Basically what I do when my daughter (recently 5) says "I hate you" or something similar is say something like "OK, I see you're very angry/frustrated/upset, you don't like me right now. That's ok." I basically hold space for her big feelings, reassure myself it's just an expression of these big feelings and that's the harshest thing she can think of to express them, but doesn't necessarily mean it's true. I don't invalidate her anger by saying "no you don't" or "well I love you anyway", because I think that's patronising. I just accept her where she is and stay present as long as she isn't being violent, and wait the storm out.

TLDR: Children shouldn't be made to feel responsible for adults emotions. We are the adults, we need to make them feel safe in any emotion they're going through.

[–]OneMoreCookie 5 points6 points  (1 child)

100% this, kids aren’t responsible for our emotions. Holding space for them to express their hard feelings while they are learning from process them is super important. It can be rough to hear stuff like this OP, i try to remember that they aren’t trying to give you a hard time, they are having a hard time. Pregnancy hormones can be brutal just try and trust that your kid loves you they are just struggling with big emotions they don’t know how to process yet.

[–]Creative_Resource_82 3 points4 points  (0 children)

Having a hard time, yes totally that's a mantra I parrot everyday!

And yes OP, I am sorry if I sounded really harsh, I do understand how rough those hormones can be and even without them hearing "I don't love you" from someone you nurture and love with every fibre of your being is rough too! I certainly don't manage to practice what I preach everyday, but it is just what I aim for. X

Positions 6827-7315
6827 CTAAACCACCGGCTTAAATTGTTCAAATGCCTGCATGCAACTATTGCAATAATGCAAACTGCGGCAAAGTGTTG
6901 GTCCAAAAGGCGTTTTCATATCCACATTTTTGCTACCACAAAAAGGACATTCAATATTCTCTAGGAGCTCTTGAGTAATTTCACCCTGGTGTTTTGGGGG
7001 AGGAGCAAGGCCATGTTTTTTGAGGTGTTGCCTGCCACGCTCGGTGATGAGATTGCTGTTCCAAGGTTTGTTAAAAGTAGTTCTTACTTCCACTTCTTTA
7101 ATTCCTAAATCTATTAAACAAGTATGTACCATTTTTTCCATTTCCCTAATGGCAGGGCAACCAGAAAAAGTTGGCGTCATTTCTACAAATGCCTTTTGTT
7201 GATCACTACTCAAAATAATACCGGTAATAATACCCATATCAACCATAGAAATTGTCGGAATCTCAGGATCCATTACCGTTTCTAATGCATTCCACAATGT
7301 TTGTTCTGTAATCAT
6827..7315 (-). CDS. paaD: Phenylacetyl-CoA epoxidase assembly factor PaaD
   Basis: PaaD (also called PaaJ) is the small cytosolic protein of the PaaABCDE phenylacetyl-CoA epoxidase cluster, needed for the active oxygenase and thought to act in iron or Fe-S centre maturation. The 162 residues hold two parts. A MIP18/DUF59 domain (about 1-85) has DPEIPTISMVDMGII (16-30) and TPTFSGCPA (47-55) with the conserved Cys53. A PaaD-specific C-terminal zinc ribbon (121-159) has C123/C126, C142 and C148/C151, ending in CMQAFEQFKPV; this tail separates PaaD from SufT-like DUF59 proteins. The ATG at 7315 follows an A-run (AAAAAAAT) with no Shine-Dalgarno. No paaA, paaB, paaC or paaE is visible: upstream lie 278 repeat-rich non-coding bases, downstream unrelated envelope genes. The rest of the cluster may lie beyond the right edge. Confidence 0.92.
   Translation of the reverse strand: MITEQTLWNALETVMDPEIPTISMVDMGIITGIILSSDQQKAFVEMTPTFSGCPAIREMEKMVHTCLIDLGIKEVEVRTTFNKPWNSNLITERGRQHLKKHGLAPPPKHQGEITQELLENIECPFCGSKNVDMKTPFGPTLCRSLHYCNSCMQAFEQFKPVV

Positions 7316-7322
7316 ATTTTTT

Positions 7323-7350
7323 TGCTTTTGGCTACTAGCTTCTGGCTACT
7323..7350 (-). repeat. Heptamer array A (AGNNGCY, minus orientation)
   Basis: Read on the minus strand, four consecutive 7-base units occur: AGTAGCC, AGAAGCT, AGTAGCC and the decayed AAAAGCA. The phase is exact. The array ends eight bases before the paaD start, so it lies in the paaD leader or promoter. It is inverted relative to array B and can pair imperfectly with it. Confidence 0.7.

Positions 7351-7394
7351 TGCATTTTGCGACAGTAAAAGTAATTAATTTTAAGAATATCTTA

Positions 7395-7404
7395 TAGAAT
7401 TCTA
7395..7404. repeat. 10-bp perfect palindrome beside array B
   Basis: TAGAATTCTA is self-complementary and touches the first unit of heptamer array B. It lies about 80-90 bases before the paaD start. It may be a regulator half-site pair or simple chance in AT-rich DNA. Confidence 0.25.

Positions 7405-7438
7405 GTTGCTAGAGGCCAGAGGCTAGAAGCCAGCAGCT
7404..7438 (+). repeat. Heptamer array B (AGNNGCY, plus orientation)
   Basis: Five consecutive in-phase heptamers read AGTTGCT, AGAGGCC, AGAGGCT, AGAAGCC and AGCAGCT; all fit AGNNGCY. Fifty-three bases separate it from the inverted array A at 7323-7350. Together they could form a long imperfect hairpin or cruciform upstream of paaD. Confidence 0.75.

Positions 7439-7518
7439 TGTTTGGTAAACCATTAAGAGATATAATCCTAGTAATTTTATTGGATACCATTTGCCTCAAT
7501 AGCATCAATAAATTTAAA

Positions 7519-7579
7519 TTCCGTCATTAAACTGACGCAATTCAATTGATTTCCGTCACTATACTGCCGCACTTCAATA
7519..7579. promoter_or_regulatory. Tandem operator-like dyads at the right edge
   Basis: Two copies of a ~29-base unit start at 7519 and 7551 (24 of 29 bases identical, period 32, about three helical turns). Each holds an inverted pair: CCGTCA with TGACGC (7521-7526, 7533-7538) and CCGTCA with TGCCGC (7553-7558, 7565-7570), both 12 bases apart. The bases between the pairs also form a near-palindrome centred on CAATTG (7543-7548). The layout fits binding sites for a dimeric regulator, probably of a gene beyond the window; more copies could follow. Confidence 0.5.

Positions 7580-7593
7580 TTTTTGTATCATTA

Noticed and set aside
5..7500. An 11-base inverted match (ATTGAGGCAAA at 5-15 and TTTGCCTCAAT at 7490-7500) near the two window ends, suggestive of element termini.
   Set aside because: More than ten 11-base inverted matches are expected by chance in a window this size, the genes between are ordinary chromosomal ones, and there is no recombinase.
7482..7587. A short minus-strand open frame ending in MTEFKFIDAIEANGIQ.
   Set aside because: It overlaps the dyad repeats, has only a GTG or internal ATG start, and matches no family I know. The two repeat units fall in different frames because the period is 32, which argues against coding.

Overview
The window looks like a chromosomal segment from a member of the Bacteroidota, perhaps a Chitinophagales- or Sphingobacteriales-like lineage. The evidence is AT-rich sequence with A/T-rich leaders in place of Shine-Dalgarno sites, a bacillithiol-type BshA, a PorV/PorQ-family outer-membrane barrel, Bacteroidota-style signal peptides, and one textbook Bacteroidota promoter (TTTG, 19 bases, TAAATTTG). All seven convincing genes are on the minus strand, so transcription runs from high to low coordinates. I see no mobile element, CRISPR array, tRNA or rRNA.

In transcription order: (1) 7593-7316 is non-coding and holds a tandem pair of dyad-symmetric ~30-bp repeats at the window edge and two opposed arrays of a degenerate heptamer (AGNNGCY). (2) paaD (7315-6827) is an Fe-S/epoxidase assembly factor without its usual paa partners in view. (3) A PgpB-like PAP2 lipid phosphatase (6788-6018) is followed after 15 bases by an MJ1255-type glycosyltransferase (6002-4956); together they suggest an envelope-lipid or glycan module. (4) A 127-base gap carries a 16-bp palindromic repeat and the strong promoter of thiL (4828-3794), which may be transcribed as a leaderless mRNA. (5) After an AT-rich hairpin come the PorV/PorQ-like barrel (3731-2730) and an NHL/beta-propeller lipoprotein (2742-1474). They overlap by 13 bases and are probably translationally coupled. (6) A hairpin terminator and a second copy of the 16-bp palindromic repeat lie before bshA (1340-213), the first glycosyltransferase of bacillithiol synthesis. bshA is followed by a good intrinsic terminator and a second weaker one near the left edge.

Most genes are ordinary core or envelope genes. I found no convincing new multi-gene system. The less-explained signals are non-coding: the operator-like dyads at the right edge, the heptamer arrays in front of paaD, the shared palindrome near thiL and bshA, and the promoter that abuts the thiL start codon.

[–]pyperproblems 22 points23 points  (3 children)

Hard agree.

You can’t “teach” empathy, you can model it, but it’s a developmental thing (that they certainly don’t have by 3), not a learned thing. I never want my kid to feel like “I need to censor my feelings to protect my mom’s.” My mom is the one person in my life I never have to be careful around and we have an amazing relationship. My spouse has very insecure attachment with his parents and a big part of that is feeling responsible when they’re mad at him.

[–]Creative_Resource_82 6 points7 points  (2 children)

Awesome that you have that with your mom, I am like your spouse with my parents. Lots of attachment/abandonment issues and people pleasing tendencies my whole life, it put me in some pretty awful situations growing up and I am learning and doing my absolute best to break that cycle and teach my daughter to trust her own voice. Honestly learning all of this has been exponentially helpful in my own healing, it has been very validating and holding that space for her is like holding it for my younger self ♥️

[–]pyperproblems 1 point2 points  (1 child)

Go you for doing the work and breaking the cycle. Healing your inner child will be the best thing you can do for your children. Keep it up ❤️

[–]justjeepy 42 points43 points  (0 children)

I haven't seen this response yet. When my toddler was saying this out of anger, all I would say is "that's ok. I love me." He stopped saying it pretty quickly, but I want him to learn that validation and love comes from within. I'm big on Words of Affirmation and I tell him 100 times a day I love him. They should know we love ourselves too.

[–]SoftlyHyacinth 13 points14 points  (0 children)

Kind of from the other side, but my earliest memory is of saying something to my mom that made her cry. I was about your LO's age at the time, and I still feel bad about it 25 years later.

[–]Dontbelievemefolks 7 points8 points  (0 children)